Provided by: libclass-delegator-perl_0.09-4_all bug


       Class::Delegator - Simple and fast object-oriented delegation


         package Car;

         use Class::Delegator
             send => 'start',
               to => '{engine}',

             send => 'power',
               to => 'flywheel',
               as => 'brake',

             send => [qw(play pause rewind fast_forward shuffle)],
               to => 'ipod',

             send => [qw(accelerate decelerate)],
               to => 'brakes',
               as => [qw(start stop)],

             send => 'drive',
               to => [qw(right_rear_wheel left_rear_wheel)],
               as => [qw(rotate_clockwise rotate_anticlockwise)]


       This module provides a subset of the functionality of Damian Conway's lovely
       Class::Delegation module. Why a subset? Well, I didn't need all of the fancy matching
       semantics, just string string specifications to map delegations. Furthermore, I wanted it
       to be fast (See Benchmarks). And finally, since Class::Delegation uses an "INIT" block to
       do its magic, it doesn't work in persistent environments that don't execute "INIT" blocks,
       such as in mod_perl.

       However the specification semantics of Class::Delegator differ slightly from those of
       Class::Delegation, so this module isn't a drop-in replacement for Class::Delegation. Read
       on for details.

   Specifying methods to be delegated
       The names of methods to be redispatched can be specified using the "send" parameter. This
       parameter may be specified as a single string or as an array of strings. A single string
       specifies a single method to be delegated, while an array reference is a list of methods
       to be delegated.

   Specifying attributes to be delegated to
       Use the "to" parameter to specify the attribute(s) or accessor method(s) to which the
       method(s) specified by the "send" parameter are to be delegated.  The semantics of the
       "to" parameter are a bit different from Class::Delegation. In order to ensure the fastest
       performance possible, this module simply installs methods into the calling class to handle
       the delegation. There is no use of $AUTOLOAD or other such trickery. But since the new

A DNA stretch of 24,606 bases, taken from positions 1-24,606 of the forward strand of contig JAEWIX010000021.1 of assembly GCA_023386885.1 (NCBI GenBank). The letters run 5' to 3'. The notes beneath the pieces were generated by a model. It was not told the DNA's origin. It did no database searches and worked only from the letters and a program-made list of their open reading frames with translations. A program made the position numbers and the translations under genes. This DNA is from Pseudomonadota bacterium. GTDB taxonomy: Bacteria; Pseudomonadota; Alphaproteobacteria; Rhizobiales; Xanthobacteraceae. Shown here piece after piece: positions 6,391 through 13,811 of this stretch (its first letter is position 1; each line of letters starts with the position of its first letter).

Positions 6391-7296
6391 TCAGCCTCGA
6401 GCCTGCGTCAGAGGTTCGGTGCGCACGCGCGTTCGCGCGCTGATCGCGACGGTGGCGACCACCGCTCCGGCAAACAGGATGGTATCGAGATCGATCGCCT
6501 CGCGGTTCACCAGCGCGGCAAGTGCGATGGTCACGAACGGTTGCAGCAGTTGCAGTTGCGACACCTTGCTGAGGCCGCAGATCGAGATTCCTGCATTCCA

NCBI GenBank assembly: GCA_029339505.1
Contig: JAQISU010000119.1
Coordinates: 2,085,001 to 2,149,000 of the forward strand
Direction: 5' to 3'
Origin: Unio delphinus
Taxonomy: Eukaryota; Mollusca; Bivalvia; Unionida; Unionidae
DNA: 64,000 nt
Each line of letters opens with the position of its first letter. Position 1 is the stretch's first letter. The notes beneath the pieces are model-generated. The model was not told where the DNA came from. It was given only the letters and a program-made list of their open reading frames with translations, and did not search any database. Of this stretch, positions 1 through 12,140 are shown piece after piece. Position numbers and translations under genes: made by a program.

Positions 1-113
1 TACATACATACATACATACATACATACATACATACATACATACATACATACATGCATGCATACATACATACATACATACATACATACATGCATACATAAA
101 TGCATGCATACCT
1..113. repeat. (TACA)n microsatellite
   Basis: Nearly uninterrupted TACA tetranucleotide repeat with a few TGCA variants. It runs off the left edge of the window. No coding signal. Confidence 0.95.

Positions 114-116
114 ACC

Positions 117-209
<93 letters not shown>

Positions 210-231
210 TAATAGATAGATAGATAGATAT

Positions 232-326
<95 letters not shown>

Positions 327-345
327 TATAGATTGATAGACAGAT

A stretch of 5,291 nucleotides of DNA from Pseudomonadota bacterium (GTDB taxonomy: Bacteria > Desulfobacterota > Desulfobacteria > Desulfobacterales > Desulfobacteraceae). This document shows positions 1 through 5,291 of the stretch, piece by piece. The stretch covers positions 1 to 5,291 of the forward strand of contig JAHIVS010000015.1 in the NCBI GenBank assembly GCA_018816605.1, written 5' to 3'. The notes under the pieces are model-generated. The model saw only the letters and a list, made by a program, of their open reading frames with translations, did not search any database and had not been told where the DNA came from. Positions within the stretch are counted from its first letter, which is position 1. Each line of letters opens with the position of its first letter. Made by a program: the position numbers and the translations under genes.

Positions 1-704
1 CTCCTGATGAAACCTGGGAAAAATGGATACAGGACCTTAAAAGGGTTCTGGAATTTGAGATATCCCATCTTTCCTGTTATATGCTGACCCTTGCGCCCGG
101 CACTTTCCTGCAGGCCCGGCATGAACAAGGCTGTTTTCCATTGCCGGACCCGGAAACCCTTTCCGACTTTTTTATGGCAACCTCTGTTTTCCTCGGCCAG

methods are installed by "eval"ing a string, the "to" parameter for each delegation
       statement must be specified in the manner appropriate to accessing the underlying
       attribute. For example, to delegate a method call to an attribute stored in a hash key,
       simply wrap the key in braces:

         use Class::Delegator
             send => 'start',
               to => '{engine}',

       To delegate to a method, simply name the method:

         use Class::Delegator
             send => 'power',
               to => 'flywheel',

       If your objects are array-based, wrap the appropriate array index number in brackets:

         use Class::Delegator
             send => 'idle',
               to => '[3]',

       And so on.

   Specifying the name of a delegated method
       Sometimes it's necessary for the name of the method that's being delegated to be different
       from the name of the method to which you're delegating execution.  For example, your class
       might already have a method with the same name as the method to which you're delegating.
       The "as" parameter allows you translate the method name or names in a delegation
       statement. The value associated with an "as" parameter specifies the name of the method to
       be invoked, and may be a string or an array (with the number of elements in the array
       matching the number of elements in a corresponding "send" array).

       If the attribute is specified via a single string, that string is taken as the name of the
       attribute to which the associated method (or methods) should be delegated. For example, to
       delegate invocations of "$self->power(...)" to "$self->{flywheel}->brake(...)":